On December 13, 2017, authors Donna K. Hammaker and Thomas M. Knadig will be conducting a special breakfast talk on health care management and the law. Hammaker and Knadig, who serve on the faculty at Saint Joseph's University in Philadelphia, are co-authors of two Jones & Bartlett Learning texts, including Health Care Management and the Law, Second Edition and Health Care Ethics and the Law.
Physical therapy students need both the knowledge and skills necessary to evaluate medical evidence and apply it to the practice of physical therapy. They find both in Guide to Evidence-Based Physical Therapist Practice, Fourth Edition by Dianne V. Jewell, the leading evidence-based practice text for physical therapy. In a recent 4-star review, Monique Serpas, PT, DPT, OCS, from Touro Infirmary, writes for Doody's Review Service that it is a "comprehensive introduction."
Teaching online is convenient and access is fast. However, that same convenience and speed of access can also create unwanted conflicts that might not occur in a face to face classroom. This month, I am going to follow up on my November post about Diversity and Online Learning with some conflict scenarios that revolve around diversity. These are not for students, however, they are for faculty who teach online. I have categorized the conflicts by Student/Student, Student/Faculty, and the dreaded Group Project. Sample solutions are at the end.
Ronald B. Gillam, co-author of Communication Sciences and Disorders: From Science to Clinical Practice, Third Edition, recently published an article for the American Speech-Language-Hearing Association (ASHA) entitled "ASHA Report: PhD Programs in Communication Sciences and Disorders: Innovative Models and Practices of PhD Education." In the featured piece, Gillam discusses a report from the Academic Affairs Board (AAB) of ASHA following interviews in fall 2016 from "73 of the 76 directors of PhD programs in communication sciences and disorders (CSD) in the United States."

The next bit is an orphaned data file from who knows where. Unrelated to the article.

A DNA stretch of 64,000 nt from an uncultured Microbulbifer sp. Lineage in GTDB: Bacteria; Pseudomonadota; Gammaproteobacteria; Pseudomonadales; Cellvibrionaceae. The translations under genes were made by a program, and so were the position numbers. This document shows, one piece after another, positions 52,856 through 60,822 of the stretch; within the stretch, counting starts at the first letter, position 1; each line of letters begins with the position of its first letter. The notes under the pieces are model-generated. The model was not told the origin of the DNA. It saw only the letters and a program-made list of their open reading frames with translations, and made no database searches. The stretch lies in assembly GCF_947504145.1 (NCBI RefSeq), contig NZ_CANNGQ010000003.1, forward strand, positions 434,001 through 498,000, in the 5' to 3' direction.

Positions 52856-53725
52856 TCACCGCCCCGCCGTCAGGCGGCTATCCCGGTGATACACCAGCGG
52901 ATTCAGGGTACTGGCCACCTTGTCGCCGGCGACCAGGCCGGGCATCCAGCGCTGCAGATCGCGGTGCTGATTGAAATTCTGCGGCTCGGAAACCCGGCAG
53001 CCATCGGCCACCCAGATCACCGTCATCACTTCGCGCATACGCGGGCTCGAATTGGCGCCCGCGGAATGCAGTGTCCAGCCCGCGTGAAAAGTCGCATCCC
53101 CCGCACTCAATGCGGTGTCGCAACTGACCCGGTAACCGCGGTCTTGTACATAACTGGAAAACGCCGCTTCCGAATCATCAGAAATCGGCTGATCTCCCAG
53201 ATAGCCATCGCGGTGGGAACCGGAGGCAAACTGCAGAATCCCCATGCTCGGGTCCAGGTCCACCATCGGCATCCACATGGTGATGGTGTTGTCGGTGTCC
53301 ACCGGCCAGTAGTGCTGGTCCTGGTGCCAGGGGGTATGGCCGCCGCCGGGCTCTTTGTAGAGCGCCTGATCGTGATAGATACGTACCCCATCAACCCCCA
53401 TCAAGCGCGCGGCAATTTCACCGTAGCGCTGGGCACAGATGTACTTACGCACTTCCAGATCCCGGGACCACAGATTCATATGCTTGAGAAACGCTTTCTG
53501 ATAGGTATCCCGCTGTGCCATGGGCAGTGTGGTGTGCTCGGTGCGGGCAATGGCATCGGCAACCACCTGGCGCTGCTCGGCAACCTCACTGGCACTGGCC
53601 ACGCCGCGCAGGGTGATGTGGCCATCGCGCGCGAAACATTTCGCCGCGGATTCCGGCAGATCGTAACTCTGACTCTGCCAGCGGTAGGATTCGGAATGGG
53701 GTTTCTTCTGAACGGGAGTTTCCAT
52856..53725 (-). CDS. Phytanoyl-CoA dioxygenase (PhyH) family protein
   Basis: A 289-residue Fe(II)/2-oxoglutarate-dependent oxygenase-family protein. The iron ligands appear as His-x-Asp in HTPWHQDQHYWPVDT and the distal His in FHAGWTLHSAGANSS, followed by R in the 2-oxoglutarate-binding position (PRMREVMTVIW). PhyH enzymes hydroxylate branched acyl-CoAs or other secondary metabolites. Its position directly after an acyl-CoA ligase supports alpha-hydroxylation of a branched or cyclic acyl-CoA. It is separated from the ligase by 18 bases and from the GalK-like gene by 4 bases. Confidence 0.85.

by Sara Wilensky, JD, PhD
Co-author of Essentials of Health Policy and Law, 3rd Edition
With the passage of the American Health Care Act (AHCA) in the House on May 4, 2017, the health reform debate moved to the Senate. The Senate completely scrapped the House bill and released its own version of health reform, the Better Care Reconciliation Act of 2017 (BCRA). Despite important differences, AHCA and BCRA followed roughly the same contours. Both bills reduced taxes, eliminated government mandates, lowered federal government spending, lowered premiums for some people while increasing them for others, phased out Medicaid expansion under the Affordable Care Act (ACA), and ended Medicaid as an entitlement program. According to the nonpartisan Congressional Budget Office (CBO), the effect of the bills would be to increase the number of uninsured, reduce the deficit, lower costs for young and healthy consumers, and increase costs for older and poorer consumers., Unlike the House, however, the Senate could not muster enough Republican support to pass BCRA (or the Senate’s other two bills), stalling the health reform debate in Congress. After a month of relative quiet, the Senate is trying again with its consideration of the Graham-Cassidy bill to repeal and replace the ACA.